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in 20th-century america, and how people and events have shaped economic decisions that affect our lives. those decisions usually involve tradeoffs. in 1980, congress designated over 100 million acres of alaskan land as national parks and wilderness areas. why did congress make that decision? how much did it cost the nation? in 1867, when the united states purchased the territory of alaska from russia, the acquisition was derided as wasted money. a century later, after two gold rushes, alaska braced for another. the new gold was oil. millions of barrels lay beneath the permafrost. during the 1970s, when the skyrocketing price of foreign oil threatened to devastate the american economy, alaskan oil seemed to promise hope for american energy independence. then along came 1979. revolutionary shock waves spread through islamic nations. iran cut off petroleum exports to the united states. america felt it was held hostage by dependence on foreign oil. as the price of a gallon of gas passed a dollar, congress debated closing off 100 million alaskan acres to mineral exploitation. the bill would
islamic nations. iran cut off petroleum exports to the united states. america felt it was held hostage by dependence on foreign oil. as the price of a gallon of gas passed a dollar, congress debated closing off 100 million alaskan acres to mineral exploitation. the bill would double our national park system. alaska congressman don young was outraged. how selfish and ridiculous can we be when we think we can live within ourselves? we have billions of people in asia alone, south america is suffering from starvation, and we're going to set aside 175 million acres of land for a playground that has all the minerals and oil and resources-- timber and hydropower? that's asinine! other congressmen saw the issue in more personal terms. arizona congressman mo udall. the most important thing to me is that it's there. you get a real lift from getting out of the artificial world and being with nature. not only oil lay beneath the tundra. minerals vital to national defense were being imported from the third world while unknown quantities waited in alaska. the amounts were assumed to be vast. the ala
america's most unequal countries. he was sworn in today with a promise to wage war on poverty. >> he is taking office after a turbulent year in paraguay. last june, it was isolated in the region after the controversial impeachment of a former president. now it is hoped he will be built paraguay's links with neighbors. >> paraguay was not allowed to participate in the last summit in july. it was suspended from the alliance last year when they decided the paraguay senate had undemocratically removed the country's president. now paraguay is said to be readmitted to the group, which includes venezuela, brazil, argentina, and uruguay. like the eu, it is a common market, but in south america, political disputes have often hampered free trade. these days, eu nations export nearly 2/3 of their goods to each other. now brazil, south america's biggest economy, is looking to unilaterally strengthen trade ties with the eu, potentially undermining the partnership. >> time to check in with the markets now. we have been watching the days trading in frankfurt. >> traders and frankfurt have a lot of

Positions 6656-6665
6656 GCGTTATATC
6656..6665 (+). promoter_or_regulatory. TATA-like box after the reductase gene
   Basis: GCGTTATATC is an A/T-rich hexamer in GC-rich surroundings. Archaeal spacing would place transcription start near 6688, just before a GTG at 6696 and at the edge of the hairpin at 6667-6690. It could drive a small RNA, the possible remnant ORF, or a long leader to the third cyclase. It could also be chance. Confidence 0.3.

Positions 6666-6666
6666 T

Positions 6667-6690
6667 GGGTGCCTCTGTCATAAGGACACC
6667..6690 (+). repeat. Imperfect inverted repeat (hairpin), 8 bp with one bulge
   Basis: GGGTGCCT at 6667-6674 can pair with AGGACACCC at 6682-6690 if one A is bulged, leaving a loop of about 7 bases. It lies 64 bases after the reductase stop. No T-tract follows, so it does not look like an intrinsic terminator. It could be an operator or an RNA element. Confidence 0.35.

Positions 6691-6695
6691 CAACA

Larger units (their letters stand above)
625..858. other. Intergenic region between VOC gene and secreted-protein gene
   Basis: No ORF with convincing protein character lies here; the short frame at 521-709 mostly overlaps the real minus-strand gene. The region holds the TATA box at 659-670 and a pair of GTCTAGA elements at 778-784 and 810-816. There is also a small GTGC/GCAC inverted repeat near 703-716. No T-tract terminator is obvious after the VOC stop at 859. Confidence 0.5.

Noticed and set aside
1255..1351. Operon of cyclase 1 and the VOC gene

against the bank of america earlier in the week for misleading investors about the real risk involved in putting money into mortgage-backed securities. investors lost hundreds of millions of dollars in those investments, but the bank claims it is not responsible for the subsequent property collapse which led to those massive losses. mexico's obesity rate is now higher than in the united states, and it is still on the rise. a united nations report has put mexico's obesity rate at the 32% of adults, making it the fattest country in the western hemisphere. >> diet and particularly the high consumption of sugary soft drinks are getting much of the blame, but the country's sotalol b is fighting back, saying that a lack of exercise and the country's love of fried foods are the real culprits. >> it may seem a little ironic, but members of the sotalol be have even launched a new health awareness campaign. -- members of the soda lobby. >> mexicans consume more soft drinks than anyone else in the world. big demand means good is this for international beverage companies, but the sugary beverages